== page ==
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Article in English | WPRIM | ID: wpr-875529


Adult echinostomes having 37 collar spines collected from the intestine of Pitalah ducks in Aceh Province, Indonesia in 2018 were morphologically and molecularly determined to be Echinostoma miyagawai Ishii, 1932 (Digenea: Echinostomatidae). Among 20 ducks examined, 7 (35.0%) were found to be infected with this echinostome, and the number of flukes collected was 48 in total with average 6.9 (1-17) worms per duck. The adult flukes were 7.2 (6.1-8.5) mm in length and 1.2 (1.0-1.4) mm in width (pre-ovarian or testicular level) and characterized by having a head collar armed with 37 collar spines (dorsal spines arranged in 2 alternating rows), including 5 end group spines, and variable morphology of the testes, irregularly or deeply lobed (3-5 lobes) at times with horizontal extension. The eggs within the worm uterus were 93 (79-105) µm long and 62 (56-70) µm wide. These morphological features were consistent with both E. miyagawai and Echinostoma robustum, for which synonymy to each other has been raised. Sequencing of 2 mitochondrial genes, cox1 and nad1, revealed high homology with E. miyagawai (98.6-100% for cox1 and 99.0-99.8% for nad1) and also with E. robustum (99.3-99.8% for nad1) deposited in GenBank. We accepted the synonymy between the 2 species and diagnosed our flukes as E. miyagawai (syn. E. robustum) with redescription of its morphology. Further studies are required to determine the biological characteristics of E. miyagawai in Aceh Province, Indonesia, including the intermediate host and larval stage information.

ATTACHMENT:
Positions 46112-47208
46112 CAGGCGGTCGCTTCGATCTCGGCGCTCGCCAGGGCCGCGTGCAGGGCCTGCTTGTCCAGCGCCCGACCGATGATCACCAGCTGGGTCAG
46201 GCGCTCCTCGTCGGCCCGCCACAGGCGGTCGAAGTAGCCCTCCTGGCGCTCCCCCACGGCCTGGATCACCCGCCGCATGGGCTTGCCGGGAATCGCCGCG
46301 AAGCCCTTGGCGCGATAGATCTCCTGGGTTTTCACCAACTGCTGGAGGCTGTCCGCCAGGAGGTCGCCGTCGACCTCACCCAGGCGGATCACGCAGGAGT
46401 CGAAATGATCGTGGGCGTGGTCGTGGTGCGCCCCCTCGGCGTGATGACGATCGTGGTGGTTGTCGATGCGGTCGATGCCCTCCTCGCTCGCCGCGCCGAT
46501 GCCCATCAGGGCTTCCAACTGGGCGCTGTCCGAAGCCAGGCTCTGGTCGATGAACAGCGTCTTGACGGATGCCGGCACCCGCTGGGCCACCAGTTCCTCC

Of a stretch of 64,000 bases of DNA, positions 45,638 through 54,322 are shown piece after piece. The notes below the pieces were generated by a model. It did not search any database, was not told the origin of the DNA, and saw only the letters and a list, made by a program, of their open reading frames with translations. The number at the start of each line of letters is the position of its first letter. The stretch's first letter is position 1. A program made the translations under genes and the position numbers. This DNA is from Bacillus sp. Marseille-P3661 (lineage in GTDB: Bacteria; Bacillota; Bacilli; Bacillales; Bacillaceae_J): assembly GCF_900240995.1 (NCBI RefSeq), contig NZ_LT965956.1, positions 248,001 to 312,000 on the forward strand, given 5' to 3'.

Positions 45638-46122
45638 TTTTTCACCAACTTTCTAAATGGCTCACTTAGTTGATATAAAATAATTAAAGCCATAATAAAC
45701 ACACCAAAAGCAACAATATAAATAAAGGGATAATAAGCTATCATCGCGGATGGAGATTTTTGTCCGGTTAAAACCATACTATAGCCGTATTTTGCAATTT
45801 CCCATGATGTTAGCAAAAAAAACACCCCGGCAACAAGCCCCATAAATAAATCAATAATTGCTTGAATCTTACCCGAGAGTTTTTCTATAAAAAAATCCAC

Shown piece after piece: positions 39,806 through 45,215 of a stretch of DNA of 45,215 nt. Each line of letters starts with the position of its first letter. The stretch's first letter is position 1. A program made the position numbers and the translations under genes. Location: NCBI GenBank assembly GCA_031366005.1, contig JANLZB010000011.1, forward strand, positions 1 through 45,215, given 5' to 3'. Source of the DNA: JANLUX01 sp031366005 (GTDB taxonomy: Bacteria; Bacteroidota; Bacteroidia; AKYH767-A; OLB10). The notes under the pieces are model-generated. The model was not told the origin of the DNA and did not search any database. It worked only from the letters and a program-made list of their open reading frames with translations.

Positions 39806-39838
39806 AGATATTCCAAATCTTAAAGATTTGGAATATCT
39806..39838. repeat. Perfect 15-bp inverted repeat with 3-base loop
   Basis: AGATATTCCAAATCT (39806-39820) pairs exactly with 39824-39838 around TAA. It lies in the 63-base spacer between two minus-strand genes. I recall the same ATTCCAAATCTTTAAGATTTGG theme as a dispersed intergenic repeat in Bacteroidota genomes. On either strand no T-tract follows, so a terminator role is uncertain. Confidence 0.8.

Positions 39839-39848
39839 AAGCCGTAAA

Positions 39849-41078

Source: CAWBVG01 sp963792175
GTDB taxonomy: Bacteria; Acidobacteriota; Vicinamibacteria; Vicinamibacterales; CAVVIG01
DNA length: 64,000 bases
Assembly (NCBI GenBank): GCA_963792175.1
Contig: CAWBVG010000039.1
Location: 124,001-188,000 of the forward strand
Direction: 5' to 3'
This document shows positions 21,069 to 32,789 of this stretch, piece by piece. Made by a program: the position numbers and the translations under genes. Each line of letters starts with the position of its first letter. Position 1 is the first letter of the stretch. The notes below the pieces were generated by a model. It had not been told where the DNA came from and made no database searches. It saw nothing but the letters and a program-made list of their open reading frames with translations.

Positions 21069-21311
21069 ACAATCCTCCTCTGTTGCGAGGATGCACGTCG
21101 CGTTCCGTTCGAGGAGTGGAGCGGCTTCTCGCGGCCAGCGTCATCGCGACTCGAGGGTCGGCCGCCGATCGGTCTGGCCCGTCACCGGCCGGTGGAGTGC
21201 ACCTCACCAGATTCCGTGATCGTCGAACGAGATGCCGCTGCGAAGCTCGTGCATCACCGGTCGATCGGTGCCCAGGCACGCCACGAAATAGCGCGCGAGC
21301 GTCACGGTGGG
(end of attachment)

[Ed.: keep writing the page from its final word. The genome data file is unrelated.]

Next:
Article in English | WPRIM | ID: wpr-919301


Soil-transmitted helminth (STH) infections are still a considerable challenge in Myanmar. We undertook a control program for STH infections (especially Trichuris trichiura) among schoolchildren in Myanmar using mass drug administration (MDA) and health education. Around 1,700 schoolchildren from 15 primary schools in 3 suburban districts (Shwe Pyi Thar, Twantay, and Kyauktan) of the Yangon Region were subjected in this study during 2017-2019. All of the schoolchildren in each school were orally administered albendazole (400 mg in a single dose) 2, 3, and 4 times a year in 2017, 2018, and 2019, respectively. The results revealed that the egg positive rate of any intestinal helminths (including STH) was reduced from 37.6% (649/1,724) in 2017 to 22.8% (352/1,542) in 2019. The egg positive rate of Ascaris lumbricoides was decreased remarkably from 23.3% (402/1,724) in 2017 to 3.6% (56/1,542) in 2019. However, that of T. trichiura was only slightly reduced from 26.9% (464/1,724) in 2017 to 20.2% (312/1,542) in 2019. The intensity of infection with A. lumbricoides and T. trichiura was both more or less reduced, and the proportion of light infection cases with A. lumbricoides and T. trichiura increased from 35.6% in 2017 to 64.3% in 2019 and from 70.3% in 2017 to 81.7% in 2019, respectively. The results indicated that repeated MDAs (2-4 times a year for 3 years) using albendazole on schoolchildren in Myanmar failed to control T. trichiura infection. For a successful control of trichuriasis in Myanmar, new MDA strategies, using a modified albendazole regimen (multiple daily doses for 2 or 3 days) or an alternative anthelmintic drug, such as oxantel pamoate, is strongly recommended.